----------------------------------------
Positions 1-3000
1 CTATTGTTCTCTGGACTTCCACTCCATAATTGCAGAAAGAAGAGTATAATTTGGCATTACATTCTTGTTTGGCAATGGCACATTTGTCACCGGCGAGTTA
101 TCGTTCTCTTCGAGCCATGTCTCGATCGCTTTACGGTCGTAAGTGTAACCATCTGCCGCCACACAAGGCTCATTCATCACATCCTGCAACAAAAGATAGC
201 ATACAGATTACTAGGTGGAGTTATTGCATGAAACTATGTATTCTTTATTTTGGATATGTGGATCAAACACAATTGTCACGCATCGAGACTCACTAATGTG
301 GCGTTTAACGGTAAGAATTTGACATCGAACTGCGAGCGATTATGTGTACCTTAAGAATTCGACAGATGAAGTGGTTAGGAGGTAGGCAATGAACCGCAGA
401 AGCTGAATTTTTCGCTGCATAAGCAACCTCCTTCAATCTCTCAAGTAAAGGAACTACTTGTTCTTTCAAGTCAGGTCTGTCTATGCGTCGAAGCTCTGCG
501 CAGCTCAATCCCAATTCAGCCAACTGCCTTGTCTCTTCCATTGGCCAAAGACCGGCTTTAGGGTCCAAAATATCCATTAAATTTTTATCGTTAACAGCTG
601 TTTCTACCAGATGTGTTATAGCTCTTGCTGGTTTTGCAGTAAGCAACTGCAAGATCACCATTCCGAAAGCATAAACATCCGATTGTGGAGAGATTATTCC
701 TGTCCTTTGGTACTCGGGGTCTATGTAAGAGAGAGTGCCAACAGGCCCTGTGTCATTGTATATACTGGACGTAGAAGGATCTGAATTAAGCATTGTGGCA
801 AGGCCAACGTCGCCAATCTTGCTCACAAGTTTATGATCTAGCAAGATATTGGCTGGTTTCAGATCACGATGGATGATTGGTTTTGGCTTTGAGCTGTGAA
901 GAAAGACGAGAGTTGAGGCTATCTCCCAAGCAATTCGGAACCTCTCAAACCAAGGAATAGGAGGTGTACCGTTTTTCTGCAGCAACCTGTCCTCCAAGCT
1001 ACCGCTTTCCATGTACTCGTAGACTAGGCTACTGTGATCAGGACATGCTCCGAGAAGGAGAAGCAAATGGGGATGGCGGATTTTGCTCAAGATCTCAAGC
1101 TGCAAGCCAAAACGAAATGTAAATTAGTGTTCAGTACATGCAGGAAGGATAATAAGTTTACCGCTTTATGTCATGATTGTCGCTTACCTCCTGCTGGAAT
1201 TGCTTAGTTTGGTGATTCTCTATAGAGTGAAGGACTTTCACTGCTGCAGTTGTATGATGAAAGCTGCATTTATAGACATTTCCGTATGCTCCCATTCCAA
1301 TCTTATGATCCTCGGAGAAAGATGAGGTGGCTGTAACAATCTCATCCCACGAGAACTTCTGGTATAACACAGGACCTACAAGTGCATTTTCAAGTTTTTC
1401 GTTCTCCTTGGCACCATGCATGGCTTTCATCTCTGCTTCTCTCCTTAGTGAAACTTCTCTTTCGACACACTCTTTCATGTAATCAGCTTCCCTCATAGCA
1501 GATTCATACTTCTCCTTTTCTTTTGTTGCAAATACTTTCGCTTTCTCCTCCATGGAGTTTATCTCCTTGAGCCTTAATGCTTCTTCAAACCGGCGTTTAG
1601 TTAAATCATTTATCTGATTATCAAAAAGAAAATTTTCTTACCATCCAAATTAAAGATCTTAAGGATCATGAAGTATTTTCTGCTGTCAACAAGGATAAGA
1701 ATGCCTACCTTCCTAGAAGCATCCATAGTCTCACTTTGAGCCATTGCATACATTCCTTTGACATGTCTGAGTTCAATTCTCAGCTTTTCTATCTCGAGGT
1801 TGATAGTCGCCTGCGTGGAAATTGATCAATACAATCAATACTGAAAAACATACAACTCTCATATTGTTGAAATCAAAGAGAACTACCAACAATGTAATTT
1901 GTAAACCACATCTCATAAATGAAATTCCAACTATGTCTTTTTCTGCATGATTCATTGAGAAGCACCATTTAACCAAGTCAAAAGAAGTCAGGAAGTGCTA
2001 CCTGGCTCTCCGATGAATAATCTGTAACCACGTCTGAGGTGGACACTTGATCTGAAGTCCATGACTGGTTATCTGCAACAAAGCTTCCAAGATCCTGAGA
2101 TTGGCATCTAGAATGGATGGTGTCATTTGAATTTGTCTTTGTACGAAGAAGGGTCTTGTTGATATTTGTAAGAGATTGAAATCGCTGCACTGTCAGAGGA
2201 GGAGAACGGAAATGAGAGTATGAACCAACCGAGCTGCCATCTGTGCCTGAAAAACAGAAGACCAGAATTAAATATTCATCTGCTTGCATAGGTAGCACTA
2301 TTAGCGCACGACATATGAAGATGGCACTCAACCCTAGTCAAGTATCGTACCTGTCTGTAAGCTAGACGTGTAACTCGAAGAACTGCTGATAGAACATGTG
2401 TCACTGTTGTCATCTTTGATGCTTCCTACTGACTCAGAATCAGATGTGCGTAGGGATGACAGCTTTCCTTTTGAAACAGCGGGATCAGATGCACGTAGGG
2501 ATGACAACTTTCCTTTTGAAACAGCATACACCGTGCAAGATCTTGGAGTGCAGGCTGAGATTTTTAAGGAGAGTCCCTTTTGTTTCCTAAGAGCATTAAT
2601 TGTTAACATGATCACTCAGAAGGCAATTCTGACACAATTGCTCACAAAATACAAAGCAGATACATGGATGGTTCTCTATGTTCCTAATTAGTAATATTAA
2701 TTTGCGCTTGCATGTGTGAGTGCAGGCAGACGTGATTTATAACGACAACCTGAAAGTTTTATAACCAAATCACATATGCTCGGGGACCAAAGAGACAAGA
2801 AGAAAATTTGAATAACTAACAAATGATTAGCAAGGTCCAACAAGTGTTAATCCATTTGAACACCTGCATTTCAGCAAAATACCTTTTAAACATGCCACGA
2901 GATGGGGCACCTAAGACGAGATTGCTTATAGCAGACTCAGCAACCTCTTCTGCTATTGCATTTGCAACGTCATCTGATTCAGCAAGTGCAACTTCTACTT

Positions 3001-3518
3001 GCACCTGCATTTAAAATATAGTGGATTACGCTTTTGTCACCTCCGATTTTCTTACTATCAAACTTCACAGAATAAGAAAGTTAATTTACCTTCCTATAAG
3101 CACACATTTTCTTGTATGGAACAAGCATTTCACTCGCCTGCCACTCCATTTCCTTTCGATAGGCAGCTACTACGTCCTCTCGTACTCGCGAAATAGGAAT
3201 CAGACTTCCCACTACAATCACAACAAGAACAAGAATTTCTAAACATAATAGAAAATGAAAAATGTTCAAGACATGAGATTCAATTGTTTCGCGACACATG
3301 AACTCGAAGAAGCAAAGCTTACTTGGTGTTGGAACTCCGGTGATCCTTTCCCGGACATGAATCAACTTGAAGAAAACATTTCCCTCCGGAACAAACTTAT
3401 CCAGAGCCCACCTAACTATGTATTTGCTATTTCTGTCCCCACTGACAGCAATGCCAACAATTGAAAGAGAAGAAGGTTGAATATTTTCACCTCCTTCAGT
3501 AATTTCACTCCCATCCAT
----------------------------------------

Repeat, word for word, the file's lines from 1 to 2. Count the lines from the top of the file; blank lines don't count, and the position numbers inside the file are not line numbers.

Positions 1-3000
1 CTATTGTTCTCTGGACTTCCACTCCATAATTGCAGAAAGAAGAGTATAATTTGGCATTACATTCTTGTTTGGCAATGGCACATTTGTCACCGGCGAGTTA